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Tuesday, January 30 • 6:00pm - 9:00pm
Poster Display. Recovery of Riverine Fish Assemblage After Fish Kill in Kickapoo Creek, IL

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AUTHORS: Jessica Rohr, Eastern Illinois University; Scott Meiners, Eastern Illinois University; Robert Colombo, Eastern Illinois University; Trent Thomas, Illinois Department of Natural Resources

ABSTRACT: Disturbances within communities are common, but the response of fish assemblages to anthropogenic fish kills is rarely investigated.  To determine how rapidly, or if recovery occurs without further mitigation, complete quantification of the fish recovery process is necessitated.  We evaluated the recovery of Kickapoo Creek, a riverine assemblage in east central Illinois after a fish-kill in 2001.  Samples were taken between 1962 to 2000 preceding the fish kill and within two months after the kill followed by repeated sampling until 2011.  The index of biotic integrity of the community started at 33 before the fish kill, dropped to 22 immediately after, and came to a high of 48 by 2006 before declining through. After the kill in 2001, initial species richness decreased from 19.4 to 16 by June 2002; however, within two months, species richness increased 56% and continued increasing through 2011.  Ordination reflected rapid responses in fish composition.  However, composition by 2011 was a much different community than before the kill.  Species like bullhead minnow, quillback, highfin carpsucker, shorthead redhorse, golden redhorse, and silver redhorse were initially absent but became abundant 5-6 years after the event.  Species abundant pre-kill were still abundant in later years; however, subordinate species experienced great turnover.  There were large scale compositional shifts in the first few years after the kill, followed by relative stasis for a few years.  Fish communities then changed again with colonization of larger riverine species such as Moxostoma.  Recovery in this system is hard to assess.  Richness and IBI recovered from the disturbance and continued to increase past the pre-kill values.  However, the composition of the fish assemblage has remained distinct from pre-disturbance samples for ten years, calling into question whether fish communities every truly recover.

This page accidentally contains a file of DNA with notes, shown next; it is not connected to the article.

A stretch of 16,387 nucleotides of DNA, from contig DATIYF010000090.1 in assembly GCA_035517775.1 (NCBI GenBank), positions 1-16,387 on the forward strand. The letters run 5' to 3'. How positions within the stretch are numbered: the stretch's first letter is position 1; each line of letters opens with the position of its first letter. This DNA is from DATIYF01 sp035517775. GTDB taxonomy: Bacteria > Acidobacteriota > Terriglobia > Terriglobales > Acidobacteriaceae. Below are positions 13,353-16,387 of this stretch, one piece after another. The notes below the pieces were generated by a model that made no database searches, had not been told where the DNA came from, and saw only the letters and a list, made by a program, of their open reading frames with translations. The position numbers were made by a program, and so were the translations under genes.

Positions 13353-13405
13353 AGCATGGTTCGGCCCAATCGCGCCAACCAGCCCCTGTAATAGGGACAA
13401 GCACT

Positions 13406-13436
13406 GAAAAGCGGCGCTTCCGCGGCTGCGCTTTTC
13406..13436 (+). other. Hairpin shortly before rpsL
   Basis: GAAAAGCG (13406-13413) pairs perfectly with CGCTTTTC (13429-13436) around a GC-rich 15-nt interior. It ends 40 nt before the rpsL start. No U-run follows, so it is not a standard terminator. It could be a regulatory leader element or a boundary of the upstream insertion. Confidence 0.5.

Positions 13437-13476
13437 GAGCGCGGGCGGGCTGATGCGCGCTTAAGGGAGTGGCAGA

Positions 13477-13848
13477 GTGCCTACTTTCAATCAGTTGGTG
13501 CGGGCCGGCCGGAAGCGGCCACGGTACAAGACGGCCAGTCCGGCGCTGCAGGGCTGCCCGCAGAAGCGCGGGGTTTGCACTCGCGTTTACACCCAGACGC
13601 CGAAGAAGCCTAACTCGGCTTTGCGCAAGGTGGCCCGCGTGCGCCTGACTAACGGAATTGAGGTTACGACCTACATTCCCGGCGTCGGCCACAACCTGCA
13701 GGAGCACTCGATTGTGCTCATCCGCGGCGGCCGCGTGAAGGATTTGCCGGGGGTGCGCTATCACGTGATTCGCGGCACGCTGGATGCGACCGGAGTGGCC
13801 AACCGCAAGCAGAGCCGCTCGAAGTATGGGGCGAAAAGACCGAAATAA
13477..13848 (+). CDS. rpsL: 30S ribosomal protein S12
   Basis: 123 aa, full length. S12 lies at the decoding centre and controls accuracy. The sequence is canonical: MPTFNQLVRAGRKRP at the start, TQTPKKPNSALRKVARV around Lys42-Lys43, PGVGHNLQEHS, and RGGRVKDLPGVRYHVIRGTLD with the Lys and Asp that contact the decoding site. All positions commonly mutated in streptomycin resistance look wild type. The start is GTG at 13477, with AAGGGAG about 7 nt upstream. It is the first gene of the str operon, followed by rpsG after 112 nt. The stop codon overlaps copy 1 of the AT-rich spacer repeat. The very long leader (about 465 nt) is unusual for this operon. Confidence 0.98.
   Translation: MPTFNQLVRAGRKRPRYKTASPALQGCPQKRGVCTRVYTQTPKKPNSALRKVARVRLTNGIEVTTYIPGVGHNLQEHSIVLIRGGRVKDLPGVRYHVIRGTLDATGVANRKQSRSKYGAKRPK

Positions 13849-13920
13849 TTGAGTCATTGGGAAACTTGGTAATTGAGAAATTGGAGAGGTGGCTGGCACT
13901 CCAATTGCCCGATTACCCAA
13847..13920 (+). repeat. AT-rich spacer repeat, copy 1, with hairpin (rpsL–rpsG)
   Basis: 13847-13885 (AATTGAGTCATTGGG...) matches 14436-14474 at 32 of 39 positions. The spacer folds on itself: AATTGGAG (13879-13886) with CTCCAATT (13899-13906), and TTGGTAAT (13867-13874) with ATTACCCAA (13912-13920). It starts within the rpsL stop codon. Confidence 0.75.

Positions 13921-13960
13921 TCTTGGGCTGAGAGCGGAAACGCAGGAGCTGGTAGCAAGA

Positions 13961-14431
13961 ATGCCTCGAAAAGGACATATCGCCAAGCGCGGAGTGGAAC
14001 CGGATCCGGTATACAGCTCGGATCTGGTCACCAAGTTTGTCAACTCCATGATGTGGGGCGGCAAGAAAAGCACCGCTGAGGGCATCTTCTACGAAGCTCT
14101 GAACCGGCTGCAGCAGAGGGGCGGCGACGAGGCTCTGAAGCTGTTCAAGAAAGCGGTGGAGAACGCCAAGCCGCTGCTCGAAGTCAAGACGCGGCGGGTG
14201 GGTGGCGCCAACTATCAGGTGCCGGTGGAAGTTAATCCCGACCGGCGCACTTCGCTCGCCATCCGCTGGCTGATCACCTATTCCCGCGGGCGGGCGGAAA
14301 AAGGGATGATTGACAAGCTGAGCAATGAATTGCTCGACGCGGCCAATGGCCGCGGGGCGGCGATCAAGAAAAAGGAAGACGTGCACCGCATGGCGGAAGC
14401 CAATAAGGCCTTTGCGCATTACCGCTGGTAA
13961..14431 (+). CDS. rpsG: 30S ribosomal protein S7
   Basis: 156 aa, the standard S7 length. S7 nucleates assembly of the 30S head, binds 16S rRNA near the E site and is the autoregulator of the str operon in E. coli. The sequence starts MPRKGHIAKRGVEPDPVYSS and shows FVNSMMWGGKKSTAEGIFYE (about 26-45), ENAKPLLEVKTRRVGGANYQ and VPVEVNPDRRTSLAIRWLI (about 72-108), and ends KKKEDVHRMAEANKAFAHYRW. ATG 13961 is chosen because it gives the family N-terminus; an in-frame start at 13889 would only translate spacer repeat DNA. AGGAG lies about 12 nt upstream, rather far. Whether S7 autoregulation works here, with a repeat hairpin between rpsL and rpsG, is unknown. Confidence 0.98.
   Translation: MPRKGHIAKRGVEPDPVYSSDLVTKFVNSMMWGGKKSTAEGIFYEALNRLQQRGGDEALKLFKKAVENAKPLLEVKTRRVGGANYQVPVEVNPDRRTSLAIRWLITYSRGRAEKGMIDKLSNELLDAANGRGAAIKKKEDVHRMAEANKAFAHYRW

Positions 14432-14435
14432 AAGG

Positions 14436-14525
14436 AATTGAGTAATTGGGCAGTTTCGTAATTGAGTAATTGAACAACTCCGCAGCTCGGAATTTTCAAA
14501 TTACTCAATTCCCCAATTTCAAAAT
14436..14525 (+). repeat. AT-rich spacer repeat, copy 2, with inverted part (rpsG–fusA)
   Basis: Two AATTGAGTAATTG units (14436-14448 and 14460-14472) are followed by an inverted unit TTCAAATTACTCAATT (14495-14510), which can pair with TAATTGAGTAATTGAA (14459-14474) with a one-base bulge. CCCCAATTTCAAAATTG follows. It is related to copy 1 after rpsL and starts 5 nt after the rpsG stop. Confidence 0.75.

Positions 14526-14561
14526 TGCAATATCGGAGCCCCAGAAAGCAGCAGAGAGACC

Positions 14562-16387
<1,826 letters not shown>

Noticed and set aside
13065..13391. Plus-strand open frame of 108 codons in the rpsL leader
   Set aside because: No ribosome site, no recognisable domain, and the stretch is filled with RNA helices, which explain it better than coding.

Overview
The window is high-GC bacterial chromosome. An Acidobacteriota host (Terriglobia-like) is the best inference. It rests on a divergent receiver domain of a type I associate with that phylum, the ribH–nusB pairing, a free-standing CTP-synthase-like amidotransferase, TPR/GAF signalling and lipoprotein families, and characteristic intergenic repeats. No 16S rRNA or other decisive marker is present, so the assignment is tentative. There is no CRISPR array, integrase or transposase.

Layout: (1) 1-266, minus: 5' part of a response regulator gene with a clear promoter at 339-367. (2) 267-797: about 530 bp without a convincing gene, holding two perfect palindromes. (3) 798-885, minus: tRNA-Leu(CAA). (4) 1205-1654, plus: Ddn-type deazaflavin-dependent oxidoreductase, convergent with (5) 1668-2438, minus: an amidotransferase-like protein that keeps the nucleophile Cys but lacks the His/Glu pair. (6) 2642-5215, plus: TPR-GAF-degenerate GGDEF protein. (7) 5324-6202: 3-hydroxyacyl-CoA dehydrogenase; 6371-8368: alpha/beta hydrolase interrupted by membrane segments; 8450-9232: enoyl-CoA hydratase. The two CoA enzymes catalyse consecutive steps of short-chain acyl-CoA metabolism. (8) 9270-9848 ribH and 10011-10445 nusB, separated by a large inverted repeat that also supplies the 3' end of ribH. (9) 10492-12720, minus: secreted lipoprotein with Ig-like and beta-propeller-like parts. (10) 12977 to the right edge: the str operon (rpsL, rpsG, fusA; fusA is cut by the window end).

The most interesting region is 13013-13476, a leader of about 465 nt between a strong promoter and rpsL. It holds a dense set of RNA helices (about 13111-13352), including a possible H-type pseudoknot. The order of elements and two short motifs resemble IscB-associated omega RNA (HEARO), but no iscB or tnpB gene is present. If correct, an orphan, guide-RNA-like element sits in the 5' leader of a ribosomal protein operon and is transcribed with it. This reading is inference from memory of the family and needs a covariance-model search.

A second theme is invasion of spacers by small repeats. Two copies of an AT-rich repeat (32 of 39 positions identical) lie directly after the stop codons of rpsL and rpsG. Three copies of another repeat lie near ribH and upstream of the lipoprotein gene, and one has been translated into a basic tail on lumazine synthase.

Tuesday January 30, 2018 6:00pm - 9:00pm CST
Ballroom C & Foyer

Attendees (2)